Current Suspected Overdose Deaths in Delaware for 2020: Get Help Now!
For Demographic Breakdowns on COVID-19, Go to My Healthy Community
Rita Landgraf, Secretary
Jill Fredel, Director of Communications
302-255-9047, Pager 302-357-7498
Date: August 14, 2014
DOVER (Aug.13, 2014) - After a confirmed human exposure to a fox with rabies in Brandywine Park on July 30, Delaware's Division of Public Health (DPH) reminds Delawareans to take precautions against the spread of the disease. The man bitten by the fox received preventive rabies treatment. The fox was the fifth animal in Delaware confirmed positive for rabies in 2014. Sightings of potentially rabid animals occur statewide. Anyone who thinks they may have been bitten, scratched or had saliva contact with any unfamiliar animal should contact their health care provider, or call the DPH Rabies Hotline at 866-972-9705. The decision to pick up and test the animal will be based upon the level of human contact. You may call the Rabies Hotline who will advise on whether the animal will be picked up for testing.
DPH reminds residents that rabies is constantly present in Delaware, with cases occurring in both wildlife and stray pets. Residents should always take precautions against rabies by avoiding wild or unfamiliar animals and ensuring their pets are up-to-date with rabies shots. Warm summer temperatures lead to more outdoor activities, increasing possible exposure to rabies through contact with animals such as bats, raccoons, skunks, and foxes. Rabies is an infectious disease affecting the nervous system of humans and other mammals. Infection can occur through the bite or scratch of an infected animal or if saliva from such an animal gets into the eyes, nose, mouth or an opening in the skin. Since January 2014, DPH has performed rabies tests on 83 animals, with 5 testing positive. DPH only tests animals for rabies when a human has been bitten, scratched or contacted its saliva. This means there may be many more infected wild animals than suggested by these numbers. Rabies cannot be cured once symptoms appear. Therefore, if a person is potentially exposed by an animal that tests positive for rabies, they will have to receive rabies shots (post exposure prophylaxis) to prevent them from developing the disease.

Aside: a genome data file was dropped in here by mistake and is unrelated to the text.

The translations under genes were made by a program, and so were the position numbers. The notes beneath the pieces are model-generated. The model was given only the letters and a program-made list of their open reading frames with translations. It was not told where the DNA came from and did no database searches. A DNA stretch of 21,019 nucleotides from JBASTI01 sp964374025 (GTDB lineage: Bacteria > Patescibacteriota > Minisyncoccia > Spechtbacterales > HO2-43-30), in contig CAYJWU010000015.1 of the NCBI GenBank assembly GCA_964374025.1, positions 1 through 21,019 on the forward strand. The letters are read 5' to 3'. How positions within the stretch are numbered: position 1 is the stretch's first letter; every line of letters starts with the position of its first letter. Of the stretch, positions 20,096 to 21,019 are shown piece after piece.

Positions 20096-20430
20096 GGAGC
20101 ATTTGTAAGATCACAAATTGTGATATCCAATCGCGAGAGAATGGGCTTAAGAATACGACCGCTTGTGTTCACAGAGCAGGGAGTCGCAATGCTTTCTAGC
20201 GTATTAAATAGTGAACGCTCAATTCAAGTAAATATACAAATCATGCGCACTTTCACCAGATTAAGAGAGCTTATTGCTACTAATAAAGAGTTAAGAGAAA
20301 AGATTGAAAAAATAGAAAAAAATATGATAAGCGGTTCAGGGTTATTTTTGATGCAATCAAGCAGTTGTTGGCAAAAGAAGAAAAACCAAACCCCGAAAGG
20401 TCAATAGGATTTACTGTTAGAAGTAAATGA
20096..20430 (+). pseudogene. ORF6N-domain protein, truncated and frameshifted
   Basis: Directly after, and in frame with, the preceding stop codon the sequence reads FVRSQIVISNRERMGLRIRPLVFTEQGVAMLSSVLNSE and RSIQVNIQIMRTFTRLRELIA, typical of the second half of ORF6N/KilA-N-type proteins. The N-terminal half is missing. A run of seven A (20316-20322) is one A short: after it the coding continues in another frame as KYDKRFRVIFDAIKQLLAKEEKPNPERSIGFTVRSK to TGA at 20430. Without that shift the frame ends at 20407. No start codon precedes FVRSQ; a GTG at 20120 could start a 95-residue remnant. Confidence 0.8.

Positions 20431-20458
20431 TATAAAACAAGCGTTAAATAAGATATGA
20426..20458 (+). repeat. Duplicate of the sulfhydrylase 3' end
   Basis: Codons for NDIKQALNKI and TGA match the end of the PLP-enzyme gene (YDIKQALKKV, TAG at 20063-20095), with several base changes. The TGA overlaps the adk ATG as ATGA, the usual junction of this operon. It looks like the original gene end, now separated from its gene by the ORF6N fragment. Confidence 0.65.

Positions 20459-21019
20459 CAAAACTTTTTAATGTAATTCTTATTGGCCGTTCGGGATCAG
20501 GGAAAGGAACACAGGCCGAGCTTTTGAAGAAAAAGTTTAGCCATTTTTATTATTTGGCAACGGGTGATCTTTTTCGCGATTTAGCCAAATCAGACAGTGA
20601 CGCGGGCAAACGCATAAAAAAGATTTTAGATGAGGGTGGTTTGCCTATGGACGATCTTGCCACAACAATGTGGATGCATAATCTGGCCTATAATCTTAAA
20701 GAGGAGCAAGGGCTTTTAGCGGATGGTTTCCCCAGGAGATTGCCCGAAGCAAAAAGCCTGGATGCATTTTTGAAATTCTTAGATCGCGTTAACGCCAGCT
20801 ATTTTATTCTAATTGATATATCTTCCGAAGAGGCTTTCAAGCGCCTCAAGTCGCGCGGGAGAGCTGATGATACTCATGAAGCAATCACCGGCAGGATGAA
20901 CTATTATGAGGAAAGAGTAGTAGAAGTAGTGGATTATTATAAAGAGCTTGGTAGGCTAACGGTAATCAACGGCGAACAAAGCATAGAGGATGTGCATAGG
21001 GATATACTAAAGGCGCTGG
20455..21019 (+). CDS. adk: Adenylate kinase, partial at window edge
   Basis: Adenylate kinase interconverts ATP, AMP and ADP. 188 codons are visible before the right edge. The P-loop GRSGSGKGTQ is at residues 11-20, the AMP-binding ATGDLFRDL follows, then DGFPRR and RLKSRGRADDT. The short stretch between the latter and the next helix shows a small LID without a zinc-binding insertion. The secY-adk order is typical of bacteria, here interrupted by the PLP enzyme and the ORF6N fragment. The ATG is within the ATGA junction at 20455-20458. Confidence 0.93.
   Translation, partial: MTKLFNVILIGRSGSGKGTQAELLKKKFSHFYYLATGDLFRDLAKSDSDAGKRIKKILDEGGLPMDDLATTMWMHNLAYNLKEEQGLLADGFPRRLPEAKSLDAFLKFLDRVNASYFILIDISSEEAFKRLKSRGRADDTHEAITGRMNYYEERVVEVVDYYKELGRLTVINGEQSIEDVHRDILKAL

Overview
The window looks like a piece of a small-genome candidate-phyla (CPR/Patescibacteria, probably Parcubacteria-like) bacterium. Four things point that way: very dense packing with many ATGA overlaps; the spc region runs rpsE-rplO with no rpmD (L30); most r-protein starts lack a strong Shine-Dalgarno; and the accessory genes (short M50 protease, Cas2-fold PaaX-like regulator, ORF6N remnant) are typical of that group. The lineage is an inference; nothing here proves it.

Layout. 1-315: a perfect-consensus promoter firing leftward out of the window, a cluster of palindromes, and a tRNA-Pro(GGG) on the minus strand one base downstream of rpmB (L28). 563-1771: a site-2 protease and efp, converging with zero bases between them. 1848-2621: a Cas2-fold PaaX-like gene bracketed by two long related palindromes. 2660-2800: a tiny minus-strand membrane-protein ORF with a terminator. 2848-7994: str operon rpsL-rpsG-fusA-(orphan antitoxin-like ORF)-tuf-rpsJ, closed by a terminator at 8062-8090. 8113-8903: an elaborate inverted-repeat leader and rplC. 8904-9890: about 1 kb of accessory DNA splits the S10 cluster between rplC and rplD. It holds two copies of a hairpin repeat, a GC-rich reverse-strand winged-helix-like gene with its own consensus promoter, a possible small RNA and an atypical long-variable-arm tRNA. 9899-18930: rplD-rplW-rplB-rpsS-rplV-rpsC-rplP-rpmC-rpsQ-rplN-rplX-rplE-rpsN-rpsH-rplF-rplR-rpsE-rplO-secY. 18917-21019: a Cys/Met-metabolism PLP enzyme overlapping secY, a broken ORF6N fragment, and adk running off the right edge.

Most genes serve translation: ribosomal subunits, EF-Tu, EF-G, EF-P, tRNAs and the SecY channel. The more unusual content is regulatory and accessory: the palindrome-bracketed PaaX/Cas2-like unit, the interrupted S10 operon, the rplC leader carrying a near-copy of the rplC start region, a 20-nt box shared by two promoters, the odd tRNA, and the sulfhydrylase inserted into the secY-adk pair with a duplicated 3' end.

Signs of rabies in animals include daytime activity in normally nocturnal animals, wild animals approaching humans or other animals, and difficulty walking or moving. Some rabid animals may be very aggressive while others may be very weak and have excessive salivation. Keep people and pets away from any unknown animals.
Take the following steps to avoid rabies:
In an effort to promote 100 percent vaccination of all companion animals in Delaware, decrease human-wildlife conflicts, and promote responsible pet care-taking, DPH also recommends the following:
If you need additional information, please call the Rabies Hotline at 866-972-9705. Individuals seeking TTY services should call 7-1-1 or 800-232-5460. A person who is deaf, hard-of-hearing, deaf-blind, or speech-disabled can use a TTY to type his/her conversation to a relay operator, who then reads the typed conversation to a hearing person at the DPH call center. The relay operator relays the hearing person's spoken words by typing them back to the TTY user. To learn more about TTY availability in Delaware, visit http://delawarerelay.com.
Delaware Health and Social Services is committed to improving the quality of the lives of Delaware's citizens by promoting health and well-being, fostering self-sufficiency, and protecting vulnerable populations. DPH, a division of DHSS, urges Delawareans to make healthier choices with the 5-2-1 Almost None campaign: eat 5 or more fruits and vegetables each day, have no more than 2 hours of recreational screen time each day (includes TV, computer, gaming), get 1 or more hours of physical activity each day, drink almost no sugary beverages.
Delaware Health and Social Services is committed to improving the quality of the lives of Delaware's citizens by promoting health and well-being, fostering self-sufficiency, and protecting vulnerable populations.